posted on Dec, 15 2005 @ 12:01 AM
I just took my finals and this exact thing is what were on them. These are a few theories that we covered(including one about the thug whited kid on
country club drive). I will cover one of the major theories that full under the series of Social Process Theory. It is called Social Disorganization
"Crime is both normal, and functional"-Emile Durkheim
Social disorganization relates to the social environment of a neigborhood.
1. High Transient Rate-people constantly moving in and out
2. Because of this, close relationships and a sense of community are not developed.
3. This leads to community deterioration( a whole different animal to tackle, if anyone is interested U2U me)
Crime as it relates to poverty in that in poverty, there are broken homes. Now broken homes do not create crime, its the:
1. Fighting, shouting, conflict inside the home
2. Not enough supervision for the Children (parent(s) working 2 jobs)
3. Or the presence of druges/alcohol in the home
You can also look at how kids in the broken home get directly involved in crime. These kids can fall into 3 groups(mind you this is just one of the
many theories that exist about how this comes about)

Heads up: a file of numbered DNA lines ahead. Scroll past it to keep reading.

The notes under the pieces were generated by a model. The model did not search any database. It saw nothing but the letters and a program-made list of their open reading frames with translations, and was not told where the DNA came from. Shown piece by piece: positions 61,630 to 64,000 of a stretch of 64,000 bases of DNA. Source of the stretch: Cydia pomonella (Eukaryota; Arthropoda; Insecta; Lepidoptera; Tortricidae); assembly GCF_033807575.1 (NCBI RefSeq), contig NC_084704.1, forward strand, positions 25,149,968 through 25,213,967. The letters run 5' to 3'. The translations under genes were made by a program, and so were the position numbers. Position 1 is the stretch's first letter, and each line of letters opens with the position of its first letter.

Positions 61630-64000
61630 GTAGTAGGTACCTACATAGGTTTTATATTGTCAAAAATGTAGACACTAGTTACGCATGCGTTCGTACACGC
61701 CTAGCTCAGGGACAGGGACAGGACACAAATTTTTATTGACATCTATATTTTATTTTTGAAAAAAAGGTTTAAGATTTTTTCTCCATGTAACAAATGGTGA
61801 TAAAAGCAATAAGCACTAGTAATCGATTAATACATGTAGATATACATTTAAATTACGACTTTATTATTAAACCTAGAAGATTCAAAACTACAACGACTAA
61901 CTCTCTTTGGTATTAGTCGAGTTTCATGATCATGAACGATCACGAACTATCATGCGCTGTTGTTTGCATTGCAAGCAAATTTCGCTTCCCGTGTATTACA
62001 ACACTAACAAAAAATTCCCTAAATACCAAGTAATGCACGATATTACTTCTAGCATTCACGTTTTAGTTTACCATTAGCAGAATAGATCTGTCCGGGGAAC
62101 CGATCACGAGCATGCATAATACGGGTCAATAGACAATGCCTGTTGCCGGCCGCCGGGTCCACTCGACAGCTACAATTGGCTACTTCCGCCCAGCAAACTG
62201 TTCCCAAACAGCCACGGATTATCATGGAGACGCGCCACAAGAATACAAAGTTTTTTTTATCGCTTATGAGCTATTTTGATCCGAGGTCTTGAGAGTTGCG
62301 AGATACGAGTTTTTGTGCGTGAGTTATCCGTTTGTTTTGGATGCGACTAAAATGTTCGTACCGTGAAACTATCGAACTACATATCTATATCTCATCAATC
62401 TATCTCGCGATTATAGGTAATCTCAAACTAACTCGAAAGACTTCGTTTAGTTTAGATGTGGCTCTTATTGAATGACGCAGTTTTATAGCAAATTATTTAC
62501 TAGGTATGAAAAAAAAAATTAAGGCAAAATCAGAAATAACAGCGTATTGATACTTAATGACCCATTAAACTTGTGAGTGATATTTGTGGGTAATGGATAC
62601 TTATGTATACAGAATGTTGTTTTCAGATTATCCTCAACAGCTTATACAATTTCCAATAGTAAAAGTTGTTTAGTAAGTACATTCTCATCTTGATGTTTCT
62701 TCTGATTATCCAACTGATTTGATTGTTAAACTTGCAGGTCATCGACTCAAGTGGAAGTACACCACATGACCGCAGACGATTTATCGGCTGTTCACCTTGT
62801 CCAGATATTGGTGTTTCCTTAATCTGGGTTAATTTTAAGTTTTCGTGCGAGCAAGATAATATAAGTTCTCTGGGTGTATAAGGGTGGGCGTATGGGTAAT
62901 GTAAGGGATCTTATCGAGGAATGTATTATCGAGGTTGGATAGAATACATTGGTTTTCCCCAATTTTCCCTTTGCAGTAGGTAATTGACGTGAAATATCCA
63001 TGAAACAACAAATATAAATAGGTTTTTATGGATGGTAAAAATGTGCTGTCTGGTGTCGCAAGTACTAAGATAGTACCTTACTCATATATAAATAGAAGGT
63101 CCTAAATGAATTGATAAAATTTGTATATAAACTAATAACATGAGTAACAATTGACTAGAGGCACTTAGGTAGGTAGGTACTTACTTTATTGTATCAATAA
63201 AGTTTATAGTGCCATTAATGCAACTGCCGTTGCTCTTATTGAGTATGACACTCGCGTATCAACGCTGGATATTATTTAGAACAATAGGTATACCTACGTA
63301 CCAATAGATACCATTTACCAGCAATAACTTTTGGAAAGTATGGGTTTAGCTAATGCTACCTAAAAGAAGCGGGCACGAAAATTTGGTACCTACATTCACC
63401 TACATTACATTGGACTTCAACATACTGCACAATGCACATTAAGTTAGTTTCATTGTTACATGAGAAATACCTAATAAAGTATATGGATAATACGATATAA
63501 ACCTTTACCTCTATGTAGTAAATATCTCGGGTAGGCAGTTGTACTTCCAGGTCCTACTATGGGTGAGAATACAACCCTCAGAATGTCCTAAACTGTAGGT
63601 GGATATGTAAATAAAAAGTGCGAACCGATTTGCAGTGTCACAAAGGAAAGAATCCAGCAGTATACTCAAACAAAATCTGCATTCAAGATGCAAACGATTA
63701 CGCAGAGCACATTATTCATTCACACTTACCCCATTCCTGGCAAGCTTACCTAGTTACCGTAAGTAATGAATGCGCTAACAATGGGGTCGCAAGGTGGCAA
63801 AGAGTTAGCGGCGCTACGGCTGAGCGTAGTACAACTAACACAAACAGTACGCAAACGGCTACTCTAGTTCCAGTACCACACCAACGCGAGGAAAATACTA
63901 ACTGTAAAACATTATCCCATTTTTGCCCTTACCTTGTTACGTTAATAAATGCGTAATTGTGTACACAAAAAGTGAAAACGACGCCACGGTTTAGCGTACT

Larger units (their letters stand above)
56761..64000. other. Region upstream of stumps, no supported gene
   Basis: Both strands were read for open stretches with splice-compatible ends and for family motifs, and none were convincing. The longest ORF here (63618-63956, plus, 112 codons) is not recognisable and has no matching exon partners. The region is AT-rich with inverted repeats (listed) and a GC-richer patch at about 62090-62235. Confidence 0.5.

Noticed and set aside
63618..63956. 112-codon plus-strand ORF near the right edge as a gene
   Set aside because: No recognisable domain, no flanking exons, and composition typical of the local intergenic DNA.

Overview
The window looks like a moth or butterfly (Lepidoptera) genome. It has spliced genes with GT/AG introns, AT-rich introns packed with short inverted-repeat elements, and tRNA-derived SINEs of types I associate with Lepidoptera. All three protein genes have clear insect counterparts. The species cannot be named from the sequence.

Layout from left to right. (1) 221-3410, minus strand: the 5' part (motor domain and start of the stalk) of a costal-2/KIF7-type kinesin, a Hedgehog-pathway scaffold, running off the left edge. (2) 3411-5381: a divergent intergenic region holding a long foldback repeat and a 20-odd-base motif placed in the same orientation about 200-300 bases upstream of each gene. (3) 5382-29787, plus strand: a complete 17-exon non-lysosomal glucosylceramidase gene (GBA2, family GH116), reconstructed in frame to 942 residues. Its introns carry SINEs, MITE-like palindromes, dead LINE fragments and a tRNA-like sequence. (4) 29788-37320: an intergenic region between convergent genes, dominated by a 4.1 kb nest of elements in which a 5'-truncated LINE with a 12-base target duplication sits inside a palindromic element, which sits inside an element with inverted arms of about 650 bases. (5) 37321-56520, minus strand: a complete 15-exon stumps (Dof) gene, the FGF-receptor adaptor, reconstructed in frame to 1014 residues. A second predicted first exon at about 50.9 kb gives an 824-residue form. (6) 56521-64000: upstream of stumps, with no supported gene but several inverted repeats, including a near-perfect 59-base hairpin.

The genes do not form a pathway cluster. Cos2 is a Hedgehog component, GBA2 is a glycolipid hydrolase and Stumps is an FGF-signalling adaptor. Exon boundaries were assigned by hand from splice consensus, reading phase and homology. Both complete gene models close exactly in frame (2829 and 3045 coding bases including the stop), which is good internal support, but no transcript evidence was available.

1. Corner Boy- Commits minor crimes like shoplifting, truancy, vandalism ect.
2. College Boy- Actively striving to reach the middle class. There is a barrier that most from this environment will run in to, its called Cohen's
Middle Class Measuring Rod.(once again if interested U2U me)
3. Delinquent Boy- Gets involved with gangs and commits more serious offenses, adopts values directly opposite of the mainstream, looking for
"If you look at social structure, someone who has access to criminal elements and values, is more likely to commit crime than someone who does
not."- Cloward & Owen
Now to address the thug white kid on country club drive: There are 2 ways to explain this, one is the Gabriel Tarde's Theory of Immitation and the
other is the Merton's Mode of Adaption(I feel Mertons theory is the correct one as it applies best to your upper class youth deviant anyhow)
Modes of Adaption:
First off, you have to have the principle behind it. All societies have one thing in common; goals, and the means to achieve them. And here are the
ways people tend to adapt to those:
1. Conformity: acceptance of goals, and means to achieve them.
2. Innovation: acceptance of goals, and rejectoin of means
3. Ritualism: Rejection of goals, acceptance of the means
4. Retreatism: drop out from society completely
5. Rebellion: Rejection of goals and means, want to overthrow current order and establish a new one.
If anyone has any interest, which I doubt, I love this stuff but I'm sure it has bored you, U2U me. But I hope it helps answer some questions about
youth deviance and how it applies to both upper and lower class society. I will close with a quote that is very relevant to how societies perceptions
of what is deviance.
"If you want to study deviance, dont look at the person being labeled deviant, look at the social crowd who label him/her deviant."- Kai Erickson
[edit on 12/15/2005 by ludaChris]